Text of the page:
Thursday, 5 June 2008, was when we were still in Fairbanks, Alaska, that we took the Riverboat Discovery III Cruise. It was a three-and-a- half hour cruise which took us along the Chena and Tanana Rivers near Fairbanks.

There were a number of homes and log cabins which we saw during the riverboat cruise. How I wish I had a home like one of those that I saw. Just to give you an idea as to how these beautiful homes by the river looked like, I have included some photographs which I took during the cruise. I also remembered the bush pilot taking off from the river and demonstrated to us the landing and take off capabilities of his light aircraft. Bush flying involves operations in rough terrain, necessitating bush planes to be equipped with tundra tires, floats, or skis.

A bush plane only require a short take-off and landing distance. A typical bush plane has wings on top of its fuselage to ensure that they do not make contact with any overgrowth in the landing area. Bush planes also have conventional landing gear as it has a greater aeronautic ability than tricycle landing gear. This allows for quicker take-offs as certain conditions such as a wildfire may force the pilot to evacuate the area.

The early bush pilots of Alaska brought supplies to remote villages and encampments as there were few or no roads connecting communities. They also ferried people and goods in and out of the wilderness. In most cases, the planes were going places that had never been visited except on foot. The pilots themselves endured the realities of frontier living, where parts, fuel, food, and friends were often far away over the next mountain range.

The highlight of the Discovery III Riverboat cruise is a one-hour stop at the Chena Indian Village, where Alaskan Native guides took us on a guided tour. We saw an Athabascan Indian village with cabins made of spruce logs, a cache used for storing supplies, and fur pelts. Our guides explained to us how the wolf, fox, martin, and beaver were used to provide food and protection in the harsh Arctic climate.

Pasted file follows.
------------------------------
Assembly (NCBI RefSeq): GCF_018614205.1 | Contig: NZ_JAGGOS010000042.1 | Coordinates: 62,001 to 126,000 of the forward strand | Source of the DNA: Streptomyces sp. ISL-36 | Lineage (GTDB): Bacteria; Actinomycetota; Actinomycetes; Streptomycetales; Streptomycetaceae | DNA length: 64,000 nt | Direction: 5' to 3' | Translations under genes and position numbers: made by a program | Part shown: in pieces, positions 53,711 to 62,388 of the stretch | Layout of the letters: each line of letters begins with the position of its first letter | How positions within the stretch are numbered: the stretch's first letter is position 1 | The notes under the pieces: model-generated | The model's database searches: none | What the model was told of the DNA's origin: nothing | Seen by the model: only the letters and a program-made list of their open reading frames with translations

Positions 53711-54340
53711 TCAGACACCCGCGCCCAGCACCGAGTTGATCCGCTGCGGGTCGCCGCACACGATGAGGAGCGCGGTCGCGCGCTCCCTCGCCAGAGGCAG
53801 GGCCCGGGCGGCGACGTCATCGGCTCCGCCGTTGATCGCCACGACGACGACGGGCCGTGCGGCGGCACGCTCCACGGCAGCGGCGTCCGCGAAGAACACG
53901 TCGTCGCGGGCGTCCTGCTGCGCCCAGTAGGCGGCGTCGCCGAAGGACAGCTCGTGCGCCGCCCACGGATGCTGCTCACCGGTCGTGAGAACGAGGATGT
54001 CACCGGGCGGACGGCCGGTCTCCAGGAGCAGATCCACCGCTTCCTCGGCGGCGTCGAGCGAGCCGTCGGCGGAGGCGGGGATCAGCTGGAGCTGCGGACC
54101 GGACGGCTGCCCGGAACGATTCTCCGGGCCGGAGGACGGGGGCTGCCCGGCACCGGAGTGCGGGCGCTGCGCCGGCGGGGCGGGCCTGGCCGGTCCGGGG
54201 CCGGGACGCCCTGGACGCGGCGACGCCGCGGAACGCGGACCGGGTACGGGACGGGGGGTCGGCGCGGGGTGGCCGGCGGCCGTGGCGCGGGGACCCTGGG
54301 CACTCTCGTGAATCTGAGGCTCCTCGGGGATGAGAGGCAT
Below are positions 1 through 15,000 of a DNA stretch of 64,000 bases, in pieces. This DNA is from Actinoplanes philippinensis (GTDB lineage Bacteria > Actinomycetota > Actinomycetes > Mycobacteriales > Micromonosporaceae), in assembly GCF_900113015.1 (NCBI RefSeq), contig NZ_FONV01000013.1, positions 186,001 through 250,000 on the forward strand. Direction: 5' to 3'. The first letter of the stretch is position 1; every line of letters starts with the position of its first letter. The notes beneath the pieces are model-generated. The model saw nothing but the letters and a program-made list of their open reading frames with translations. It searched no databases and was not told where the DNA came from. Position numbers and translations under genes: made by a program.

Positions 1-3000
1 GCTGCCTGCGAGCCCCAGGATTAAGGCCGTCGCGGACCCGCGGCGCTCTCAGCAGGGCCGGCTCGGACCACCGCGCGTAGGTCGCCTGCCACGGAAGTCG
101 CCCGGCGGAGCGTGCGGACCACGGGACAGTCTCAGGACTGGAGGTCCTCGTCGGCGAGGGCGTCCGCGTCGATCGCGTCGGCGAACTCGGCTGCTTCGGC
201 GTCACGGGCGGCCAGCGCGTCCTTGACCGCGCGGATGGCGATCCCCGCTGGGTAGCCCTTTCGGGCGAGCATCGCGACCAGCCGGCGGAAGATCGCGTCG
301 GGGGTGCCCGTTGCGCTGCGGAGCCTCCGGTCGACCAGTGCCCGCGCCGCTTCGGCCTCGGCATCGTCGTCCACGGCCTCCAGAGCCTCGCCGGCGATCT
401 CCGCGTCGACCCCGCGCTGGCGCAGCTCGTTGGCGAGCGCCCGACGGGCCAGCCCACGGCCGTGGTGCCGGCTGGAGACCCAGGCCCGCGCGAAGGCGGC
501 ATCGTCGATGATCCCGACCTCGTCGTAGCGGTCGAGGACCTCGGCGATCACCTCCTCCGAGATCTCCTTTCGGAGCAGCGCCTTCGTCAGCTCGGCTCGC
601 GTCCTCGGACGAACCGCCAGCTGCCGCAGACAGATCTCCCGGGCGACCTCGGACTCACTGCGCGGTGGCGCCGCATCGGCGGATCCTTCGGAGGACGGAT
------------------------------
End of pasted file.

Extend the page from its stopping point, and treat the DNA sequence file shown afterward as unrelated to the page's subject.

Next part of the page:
At the village, we visited the home of renowned Athabascan beadwork artist Dixie Alexander and saw the garments she's sewn from animal hides. She also showed us her latest projects such as the Yupik Eskimo winter parka which one of the pretty young models tried out so we could take pictures of it. To the side of Dixie's cabin were hides of the largest game animals in the Interior such as moose, bear, and caribou. We were told how Athabascan Indians tanned the hides and also how they preserved them.

Also at the village was a fenced dog yard where the late four-time Iditarod champion Susan Butcher's Trailbreaker Kennel keeps some of her dogs. We were able to see them up close and hear stories about how these champions helped Susan win four Iditarod races.

The attached photographs should give you a better idea as to what we saw during the riverboat cruise. Just click on the link shown below for the slideshow:

The Riverboat Discovery III Cruise

Enjoy your cyberspace cruise on the Discovery III Riverboat.